In fact, the Pew Research Center noted earlier this month that roughly a quarter of all Americans hold unfavorable views of both Biden and Trump, regardless of affiliation. When narrowed down to younger adults ages 18-29, that number rises to 40% with a negative view of both candidates. 

Overall, the country’s political landscape has deteriorated to the point where enthusiastic participation in the democratic process is less rewarding, more aggravating, and, to some, even frightening. 

The concerns regarding the current political and social climate do not stop at the ballot box, legislation, or even Supreme Court rulings. According to a 2023 YouGov study, 65% of American adults think the country is more divided than usual.

Factor in a 2022 YouGov/Economist poll that shows over 40% of US respondents anticipate a second civil war before 2032, and it's perhaps easy to see why some are looking for a new home for themselves and their families. 

Even if these fears turn out to be unwarranted, it is understandable that such constant stress day in and day out, heightened during election years, could become exhausting. And so long as they have citizenship, many will continue to feel that nagging guilt prodding them to continue to participate in the process, even if they have removed themselves from the country. 

In addition, recent years have shown increased friction from openly discussed topics that were previously considered taboo (at least to the general public). More and more debate, protests, legislation, and court cases regarding LGBTQ rights, abortion, religion, and racism, resulting in real-life consequences and passionate outcry.

Many of these issues hit close to home for people, and vigorous disagreement sometimes sparks a physical altercation. While many are inspired to stay and make a difference in the country they call home, some may choose to simply move to another country already more in line with their values (and with less chance of having to fight for them physically). 

Theoretical worry about possible violence, however, is not the only safety concern many have. A steady news cycle of gun violence also has affected residents, with many longing for other parts of the world they perceive as safer. I’m not hypothesizing here, either. I’ve had clients opt to leave the country after the 2022 shooting in Uvalde, Texas. If you and your family do not feel safe where you are, immigrating somewhere else makes sense. People have been doing it since time immemorial.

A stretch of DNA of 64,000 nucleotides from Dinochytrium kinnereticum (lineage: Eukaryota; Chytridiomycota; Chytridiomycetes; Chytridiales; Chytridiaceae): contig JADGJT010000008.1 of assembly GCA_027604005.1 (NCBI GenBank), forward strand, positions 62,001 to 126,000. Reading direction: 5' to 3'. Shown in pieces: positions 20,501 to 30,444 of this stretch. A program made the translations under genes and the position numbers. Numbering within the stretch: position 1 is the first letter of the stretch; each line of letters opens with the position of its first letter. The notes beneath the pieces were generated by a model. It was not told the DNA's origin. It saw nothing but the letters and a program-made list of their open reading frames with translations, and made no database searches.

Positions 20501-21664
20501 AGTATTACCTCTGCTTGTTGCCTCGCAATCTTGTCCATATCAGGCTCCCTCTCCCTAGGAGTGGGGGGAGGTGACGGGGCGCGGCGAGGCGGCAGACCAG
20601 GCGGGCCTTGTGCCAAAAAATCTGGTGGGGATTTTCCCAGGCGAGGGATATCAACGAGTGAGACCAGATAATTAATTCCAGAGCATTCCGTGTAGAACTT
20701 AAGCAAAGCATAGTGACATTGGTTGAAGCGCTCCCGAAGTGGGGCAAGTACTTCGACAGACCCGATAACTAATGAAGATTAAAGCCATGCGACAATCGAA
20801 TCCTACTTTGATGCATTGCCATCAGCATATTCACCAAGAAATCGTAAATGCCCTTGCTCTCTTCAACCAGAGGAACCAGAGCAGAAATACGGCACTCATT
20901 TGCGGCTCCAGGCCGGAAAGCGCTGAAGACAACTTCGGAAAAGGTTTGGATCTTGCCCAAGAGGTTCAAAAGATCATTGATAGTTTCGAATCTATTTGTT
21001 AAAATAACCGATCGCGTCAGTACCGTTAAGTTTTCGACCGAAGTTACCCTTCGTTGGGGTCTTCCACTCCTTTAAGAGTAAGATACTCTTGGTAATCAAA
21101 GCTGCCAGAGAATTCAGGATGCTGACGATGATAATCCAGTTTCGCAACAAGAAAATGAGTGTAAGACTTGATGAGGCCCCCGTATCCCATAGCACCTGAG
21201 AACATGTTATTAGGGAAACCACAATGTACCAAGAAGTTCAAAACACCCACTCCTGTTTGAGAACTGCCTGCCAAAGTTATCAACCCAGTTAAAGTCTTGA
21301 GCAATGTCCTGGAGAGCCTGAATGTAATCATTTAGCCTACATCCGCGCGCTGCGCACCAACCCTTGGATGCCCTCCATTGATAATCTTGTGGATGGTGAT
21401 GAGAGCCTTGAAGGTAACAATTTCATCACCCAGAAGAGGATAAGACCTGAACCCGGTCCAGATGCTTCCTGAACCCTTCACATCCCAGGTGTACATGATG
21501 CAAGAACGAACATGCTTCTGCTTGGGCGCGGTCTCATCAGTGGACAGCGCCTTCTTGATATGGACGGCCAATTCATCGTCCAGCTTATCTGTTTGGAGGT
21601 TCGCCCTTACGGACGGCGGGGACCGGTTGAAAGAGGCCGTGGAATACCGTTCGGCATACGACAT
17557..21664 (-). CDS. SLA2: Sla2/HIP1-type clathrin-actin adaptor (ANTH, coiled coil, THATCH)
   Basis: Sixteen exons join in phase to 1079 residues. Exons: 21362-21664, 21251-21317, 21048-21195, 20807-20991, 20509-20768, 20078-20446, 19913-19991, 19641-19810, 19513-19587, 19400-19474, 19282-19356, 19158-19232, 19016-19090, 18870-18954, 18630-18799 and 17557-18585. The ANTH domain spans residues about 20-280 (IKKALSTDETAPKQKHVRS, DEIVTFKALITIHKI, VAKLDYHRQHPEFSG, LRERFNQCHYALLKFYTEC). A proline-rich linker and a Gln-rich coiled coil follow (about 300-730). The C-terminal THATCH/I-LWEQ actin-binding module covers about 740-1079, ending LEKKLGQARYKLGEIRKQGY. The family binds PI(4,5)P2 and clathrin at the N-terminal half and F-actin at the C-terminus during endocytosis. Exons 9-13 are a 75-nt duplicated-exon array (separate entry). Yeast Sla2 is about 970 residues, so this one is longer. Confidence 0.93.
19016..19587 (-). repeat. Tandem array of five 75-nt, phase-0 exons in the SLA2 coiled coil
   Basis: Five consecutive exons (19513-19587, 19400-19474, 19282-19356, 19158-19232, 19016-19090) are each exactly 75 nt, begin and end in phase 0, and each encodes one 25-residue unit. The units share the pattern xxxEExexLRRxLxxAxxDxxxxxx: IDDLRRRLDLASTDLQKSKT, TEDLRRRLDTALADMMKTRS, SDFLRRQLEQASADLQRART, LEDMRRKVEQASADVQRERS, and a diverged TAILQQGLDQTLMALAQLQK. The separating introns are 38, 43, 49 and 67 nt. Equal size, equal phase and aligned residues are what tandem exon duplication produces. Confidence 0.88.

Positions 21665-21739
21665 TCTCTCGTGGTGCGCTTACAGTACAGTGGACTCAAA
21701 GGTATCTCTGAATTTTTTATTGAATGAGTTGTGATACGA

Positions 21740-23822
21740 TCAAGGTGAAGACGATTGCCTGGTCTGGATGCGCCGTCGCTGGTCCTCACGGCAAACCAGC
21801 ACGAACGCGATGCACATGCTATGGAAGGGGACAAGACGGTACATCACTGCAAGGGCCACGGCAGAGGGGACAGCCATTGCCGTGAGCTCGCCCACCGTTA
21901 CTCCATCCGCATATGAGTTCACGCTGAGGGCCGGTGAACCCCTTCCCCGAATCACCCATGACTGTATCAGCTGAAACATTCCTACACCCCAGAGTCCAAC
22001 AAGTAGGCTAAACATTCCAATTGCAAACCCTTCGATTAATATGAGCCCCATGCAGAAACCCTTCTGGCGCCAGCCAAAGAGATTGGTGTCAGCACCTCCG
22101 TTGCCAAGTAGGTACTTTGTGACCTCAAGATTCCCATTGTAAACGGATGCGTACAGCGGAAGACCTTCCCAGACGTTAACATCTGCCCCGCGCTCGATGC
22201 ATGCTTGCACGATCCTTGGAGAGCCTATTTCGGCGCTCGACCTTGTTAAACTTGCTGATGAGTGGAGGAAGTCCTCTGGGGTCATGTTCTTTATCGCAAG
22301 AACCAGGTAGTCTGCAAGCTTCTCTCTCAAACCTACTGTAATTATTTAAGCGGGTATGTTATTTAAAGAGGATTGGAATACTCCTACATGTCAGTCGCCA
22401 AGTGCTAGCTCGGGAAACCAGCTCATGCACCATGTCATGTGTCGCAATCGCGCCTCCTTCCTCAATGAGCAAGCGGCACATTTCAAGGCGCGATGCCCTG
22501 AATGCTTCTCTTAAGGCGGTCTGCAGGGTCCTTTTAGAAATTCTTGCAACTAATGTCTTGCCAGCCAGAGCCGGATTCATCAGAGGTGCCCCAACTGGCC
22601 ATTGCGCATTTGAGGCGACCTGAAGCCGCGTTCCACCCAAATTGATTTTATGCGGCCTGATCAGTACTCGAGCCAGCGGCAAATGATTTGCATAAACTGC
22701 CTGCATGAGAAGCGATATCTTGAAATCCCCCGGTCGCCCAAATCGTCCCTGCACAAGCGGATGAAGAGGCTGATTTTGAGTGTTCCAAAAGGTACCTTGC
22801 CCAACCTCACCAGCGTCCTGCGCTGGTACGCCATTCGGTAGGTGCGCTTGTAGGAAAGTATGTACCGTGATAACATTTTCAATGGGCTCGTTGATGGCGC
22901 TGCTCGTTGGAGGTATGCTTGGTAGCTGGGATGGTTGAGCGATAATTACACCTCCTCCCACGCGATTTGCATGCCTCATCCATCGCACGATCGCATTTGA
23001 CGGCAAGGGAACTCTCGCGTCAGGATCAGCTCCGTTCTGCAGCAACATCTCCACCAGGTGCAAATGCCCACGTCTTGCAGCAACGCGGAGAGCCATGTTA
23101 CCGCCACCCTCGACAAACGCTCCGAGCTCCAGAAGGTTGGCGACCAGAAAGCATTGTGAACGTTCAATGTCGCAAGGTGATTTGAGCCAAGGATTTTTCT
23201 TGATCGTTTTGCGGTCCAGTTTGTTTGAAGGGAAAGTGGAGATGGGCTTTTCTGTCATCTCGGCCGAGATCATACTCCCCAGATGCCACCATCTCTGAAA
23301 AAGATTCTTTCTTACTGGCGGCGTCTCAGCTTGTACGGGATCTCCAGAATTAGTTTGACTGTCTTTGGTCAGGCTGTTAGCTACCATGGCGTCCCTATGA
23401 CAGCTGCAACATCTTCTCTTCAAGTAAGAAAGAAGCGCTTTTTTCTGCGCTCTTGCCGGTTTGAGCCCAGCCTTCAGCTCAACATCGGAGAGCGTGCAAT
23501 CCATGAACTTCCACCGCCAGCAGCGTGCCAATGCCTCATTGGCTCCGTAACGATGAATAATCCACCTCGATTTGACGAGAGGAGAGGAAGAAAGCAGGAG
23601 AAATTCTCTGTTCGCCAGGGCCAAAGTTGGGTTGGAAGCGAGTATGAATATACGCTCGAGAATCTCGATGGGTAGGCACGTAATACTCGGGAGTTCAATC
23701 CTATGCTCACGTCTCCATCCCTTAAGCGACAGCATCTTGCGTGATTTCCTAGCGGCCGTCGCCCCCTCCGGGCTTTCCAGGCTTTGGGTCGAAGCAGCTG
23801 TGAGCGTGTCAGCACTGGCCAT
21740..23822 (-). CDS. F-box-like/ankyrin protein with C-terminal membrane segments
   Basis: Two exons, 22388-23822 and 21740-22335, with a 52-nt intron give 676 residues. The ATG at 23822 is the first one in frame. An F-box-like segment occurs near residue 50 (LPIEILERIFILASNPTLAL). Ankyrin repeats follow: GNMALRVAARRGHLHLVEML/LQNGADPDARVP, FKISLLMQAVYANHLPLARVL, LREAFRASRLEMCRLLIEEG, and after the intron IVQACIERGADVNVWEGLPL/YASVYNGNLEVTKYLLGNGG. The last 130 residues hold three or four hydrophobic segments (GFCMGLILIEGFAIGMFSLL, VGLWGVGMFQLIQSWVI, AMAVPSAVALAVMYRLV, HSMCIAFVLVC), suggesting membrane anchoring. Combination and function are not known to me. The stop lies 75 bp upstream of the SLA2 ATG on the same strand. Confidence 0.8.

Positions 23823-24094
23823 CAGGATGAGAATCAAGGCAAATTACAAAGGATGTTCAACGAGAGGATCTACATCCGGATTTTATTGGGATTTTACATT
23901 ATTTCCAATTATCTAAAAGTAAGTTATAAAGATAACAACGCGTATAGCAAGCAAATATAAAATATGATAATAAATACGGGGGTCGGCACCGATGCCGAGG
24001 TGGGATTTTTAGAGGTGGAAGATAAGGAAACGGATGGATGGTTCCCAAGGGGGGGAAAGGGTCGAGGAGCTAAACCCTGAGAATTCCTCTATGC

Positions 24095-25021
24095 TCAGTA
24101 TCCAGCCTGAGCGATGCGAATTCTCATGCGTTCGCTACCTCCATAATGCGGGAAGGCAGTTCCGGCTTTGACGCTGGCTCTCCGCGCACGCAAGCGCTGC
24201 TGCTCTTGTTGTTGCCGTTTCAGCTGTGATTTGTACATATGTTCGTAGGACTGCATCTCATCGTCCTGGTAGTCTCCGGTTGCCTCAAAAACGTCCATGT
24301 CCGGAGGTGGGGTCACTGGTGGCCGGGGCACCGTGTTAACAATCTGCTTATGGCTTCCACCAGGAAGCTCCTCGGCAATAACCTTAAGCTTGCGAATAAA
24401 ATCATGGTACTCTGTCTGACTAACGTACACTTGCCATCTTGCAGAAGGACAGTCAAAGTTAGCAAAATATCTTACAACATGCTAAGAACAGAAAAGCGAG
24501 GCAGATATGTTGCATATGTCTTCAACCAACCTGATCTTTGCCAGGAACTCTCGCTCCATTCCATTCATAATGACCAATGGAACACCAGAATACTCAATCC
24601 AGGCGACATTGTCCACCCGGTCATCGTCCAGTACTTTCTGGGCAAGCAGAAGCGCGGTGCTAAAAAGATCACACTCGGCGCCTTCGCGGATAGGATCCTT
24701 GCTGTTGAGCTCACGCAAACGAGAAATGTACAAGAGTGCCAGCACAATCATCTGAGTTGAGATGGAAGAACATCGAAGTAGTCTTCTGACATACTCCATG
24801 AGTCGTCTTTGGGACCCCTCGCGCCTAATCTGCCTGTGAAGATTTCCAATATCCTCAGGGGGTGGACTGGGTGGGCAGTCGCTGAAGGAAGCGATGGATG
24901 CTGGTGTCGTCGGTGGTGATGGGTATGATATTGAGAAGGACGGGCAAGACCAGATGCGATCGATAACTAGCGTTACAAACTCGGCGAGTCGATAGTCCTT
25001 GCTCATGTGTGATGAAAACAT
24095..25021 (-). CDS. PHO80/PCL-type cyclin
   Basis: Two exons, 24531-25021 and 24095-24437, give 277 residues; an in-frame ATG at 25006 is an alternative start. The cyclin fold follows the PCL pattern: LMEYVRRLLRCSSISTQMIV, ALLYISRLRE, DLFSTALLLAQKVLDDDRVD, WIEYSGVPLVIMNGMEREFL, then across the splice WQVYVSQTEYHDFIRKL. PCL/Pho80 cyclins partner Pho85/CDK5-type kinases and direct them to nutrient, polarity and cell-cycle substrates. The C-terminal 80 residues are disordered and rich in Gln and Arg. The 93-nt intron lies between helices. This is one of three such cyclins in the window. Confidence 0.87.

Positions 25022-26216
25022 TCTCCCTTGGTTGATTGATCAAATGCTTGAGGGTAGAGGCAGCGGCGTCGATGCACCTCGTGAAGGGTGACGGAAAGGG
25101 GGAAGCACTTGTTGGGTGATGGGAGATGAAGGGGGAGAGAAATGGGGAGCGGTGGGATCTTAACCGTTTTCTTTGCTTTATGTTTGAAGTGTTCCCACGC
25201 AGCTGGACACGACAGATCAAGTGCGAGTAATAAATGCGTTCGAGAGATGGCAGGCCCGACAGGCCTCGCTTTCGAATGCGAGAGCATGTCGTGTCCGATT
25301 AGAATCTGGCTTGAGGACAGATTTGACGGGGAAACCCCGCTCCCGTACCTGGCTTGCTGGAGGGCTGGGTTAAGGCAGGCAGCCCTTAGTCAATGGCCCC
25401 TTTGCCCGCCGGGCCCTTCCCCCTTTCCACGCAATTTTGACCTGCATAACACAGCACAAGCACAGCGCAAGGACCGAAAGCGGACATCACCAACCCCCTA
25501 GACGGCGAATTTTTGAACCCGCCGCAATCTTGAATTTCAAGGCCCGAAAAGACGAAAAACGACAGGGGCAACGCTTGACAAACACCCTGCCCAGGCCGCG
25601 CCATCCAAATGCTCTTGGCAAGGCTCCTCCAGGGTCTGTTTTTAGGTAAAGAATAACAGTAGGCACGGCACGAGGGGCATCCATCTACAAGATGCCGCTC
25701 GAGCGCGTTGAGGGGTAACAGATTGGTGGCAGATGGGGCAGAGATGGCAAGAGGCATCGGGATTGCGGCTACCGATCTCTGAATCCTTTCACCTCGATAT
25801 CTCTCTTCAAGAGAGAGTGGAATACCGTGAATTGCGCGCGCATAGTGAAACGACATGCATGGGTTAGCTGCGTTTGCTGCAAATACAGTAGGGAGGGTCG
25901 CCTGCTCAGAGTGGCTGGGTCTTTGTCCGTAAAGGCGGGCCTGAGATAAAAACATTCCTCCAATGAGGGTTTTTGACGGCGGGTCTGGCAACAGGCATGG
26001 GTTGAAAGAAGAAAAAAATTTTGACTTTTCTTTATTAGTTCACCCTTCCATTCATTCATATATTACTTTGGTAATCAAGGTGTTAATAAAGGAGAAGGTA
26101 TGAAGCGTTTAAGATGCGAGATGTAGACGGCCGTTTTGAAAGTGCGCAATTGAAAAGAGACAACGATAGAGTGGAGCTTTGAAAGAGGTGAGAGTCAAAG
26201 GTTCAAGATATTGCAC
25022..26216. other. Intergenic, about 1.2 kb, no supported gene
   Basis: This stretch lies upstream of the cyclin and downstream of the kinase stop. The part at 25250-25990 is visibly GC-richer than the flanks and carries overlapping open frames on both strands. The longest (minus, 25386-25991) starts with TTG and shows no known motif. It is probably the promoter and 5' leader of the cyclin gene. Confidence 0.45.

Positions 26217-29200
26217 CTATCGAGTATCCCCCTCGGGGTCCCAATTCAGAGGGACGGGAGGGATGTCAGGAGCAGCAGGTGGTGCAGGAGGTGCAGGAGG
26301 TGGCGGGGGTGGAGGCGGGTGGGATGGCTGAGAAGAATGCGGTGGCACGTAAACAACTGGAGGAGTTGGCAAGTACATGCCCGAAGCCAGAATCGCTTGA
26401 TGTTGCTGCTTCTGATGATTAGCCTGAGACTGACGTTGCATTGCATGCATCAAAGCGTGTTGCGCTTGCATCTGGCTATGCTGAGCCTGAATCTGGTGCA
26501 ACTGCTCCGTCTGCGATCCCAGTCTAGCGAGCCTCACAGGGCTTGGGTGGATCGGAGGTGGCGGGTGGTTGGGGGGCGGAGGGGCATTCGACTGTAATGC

US citizenship renunciations in history

Some may consider surrendering citizenship an extreme response to social unrest, but living history suggests many Americans are indeed prepared to do just that. During the eight years of direct US involvement in the Vietnam War, estimates indicate as many as 100,000 U.S. citizens left the country to avoid the draft. President Jimmy Carter issued a mass pardon for such individuals in 1977, but only about half returned. 

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During World War II, the US government interned many American citizens of Japanese descent and their families in camps. In these camps, they faced interrogations and had their “Americanness” questioned. Most directly, many were made to complete a loyalty questionnaire. In the questionnaire, the respondents were directly asked if they would fight for the United States if drafted and if they would renounce allegiance to the Emperor of Japan.

Due to the uncertain state of their futures (and whether they would be deported to Japan regardless and under the rule of that Emperor), their treatment in the camps, and the great insult of having to defend themselves against suspicion due to genetics, many refused to answer or refused to denounce loyalty to the emperor.

The US government did not expect this reaction. In response, it passed the Denaturalization Act of 1944, which allowed citizens to renounce their citizenship while in the United States under certain circumstances. For a variety of reasons, including being under duress, over 5,500 American citizens of Japanese descent renounced their citizenship (a number that was also much greater than anticipated).

After the war, thousands were then slated for deportation, though with the assistance of a civil rights attorney, Wayne M. Collins, nearly all those who requested repatriation and restoration of their citizenship had their cases resolved by 1965. In the end, the number of individuals deported to Japan after the war was reduced to just over a thousand.